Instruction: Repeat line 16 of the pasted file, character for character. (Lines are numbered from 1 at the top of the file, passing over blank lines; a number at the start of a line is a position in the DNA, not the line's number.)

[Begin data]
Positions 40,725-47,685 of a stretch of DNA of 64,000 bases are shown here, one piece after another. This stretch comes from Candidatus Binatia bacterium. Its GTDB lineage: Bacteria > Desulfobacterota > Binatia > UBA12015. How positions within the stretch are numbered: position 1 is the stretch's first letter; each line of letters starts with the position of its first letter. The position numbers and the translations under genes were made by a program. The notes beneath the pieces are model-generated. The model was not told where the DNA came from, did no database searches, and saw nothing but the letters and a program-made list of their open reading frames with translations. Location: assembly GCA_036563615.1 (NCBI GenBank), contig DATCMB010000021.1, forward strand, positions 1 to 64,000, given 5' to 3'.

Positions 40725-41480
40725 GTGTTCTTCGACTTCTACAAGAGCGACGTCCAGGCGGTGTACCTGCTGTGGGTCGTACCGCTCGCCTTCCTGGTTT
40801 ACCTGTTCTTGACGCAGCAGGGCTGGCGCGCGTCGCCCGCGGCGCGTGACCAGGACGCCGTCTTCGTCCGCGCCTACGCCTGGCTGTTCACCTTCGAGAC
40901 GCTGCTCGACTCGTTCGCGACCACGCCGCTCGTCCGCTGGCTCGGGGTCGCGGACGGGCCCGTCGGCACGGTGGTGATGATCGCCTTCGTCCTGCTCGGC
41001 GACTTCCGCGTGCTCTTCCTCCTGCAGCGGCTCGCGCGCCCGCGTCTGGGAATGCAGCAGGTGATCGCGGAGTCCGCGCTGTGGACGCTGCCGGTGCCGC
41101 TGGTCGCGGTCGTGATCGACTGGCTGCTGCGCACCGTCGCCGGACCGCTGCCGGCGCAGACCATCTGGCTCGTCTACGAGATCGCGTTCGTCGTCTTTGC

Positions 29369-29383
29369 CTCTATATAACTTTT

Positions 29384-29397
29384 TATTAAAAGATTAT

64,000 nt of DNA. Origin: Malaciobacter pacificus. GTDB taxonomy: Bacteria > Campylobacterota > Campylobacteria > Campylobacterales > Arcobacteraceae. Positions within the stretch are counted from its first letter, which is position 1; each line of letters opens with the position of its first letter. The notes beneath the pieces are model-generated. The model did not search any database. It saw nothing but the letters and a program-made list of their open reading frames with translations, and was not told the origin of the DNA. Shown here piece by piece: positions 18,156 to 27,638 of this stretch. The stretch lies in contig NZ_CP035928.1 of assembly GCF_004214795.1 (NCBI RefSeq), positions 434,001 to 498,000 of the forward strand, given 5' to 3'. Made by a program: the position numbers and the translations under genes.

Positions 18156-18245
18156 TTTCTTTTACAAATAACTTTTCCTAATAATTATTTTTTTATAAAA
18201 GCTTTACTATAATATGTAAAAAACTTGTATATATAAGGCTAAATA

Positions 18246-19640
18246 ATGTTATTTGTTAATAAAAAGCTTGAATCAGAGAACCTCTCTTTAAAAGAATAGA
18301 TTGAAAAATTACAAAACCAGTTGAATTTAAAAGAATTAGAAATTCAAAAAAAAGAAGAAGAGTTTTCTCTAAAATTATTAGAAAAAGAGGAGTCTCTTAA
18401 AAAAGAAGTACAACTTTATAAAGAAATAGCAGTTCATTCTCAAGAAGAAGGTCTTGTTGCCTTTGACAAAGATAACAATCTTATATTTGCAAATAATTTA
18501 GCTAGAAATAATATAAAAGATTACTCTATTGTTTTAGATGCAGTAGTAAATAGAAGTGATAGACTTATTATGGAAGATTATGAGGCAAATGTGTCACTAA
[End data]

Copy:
Positions 18246-19640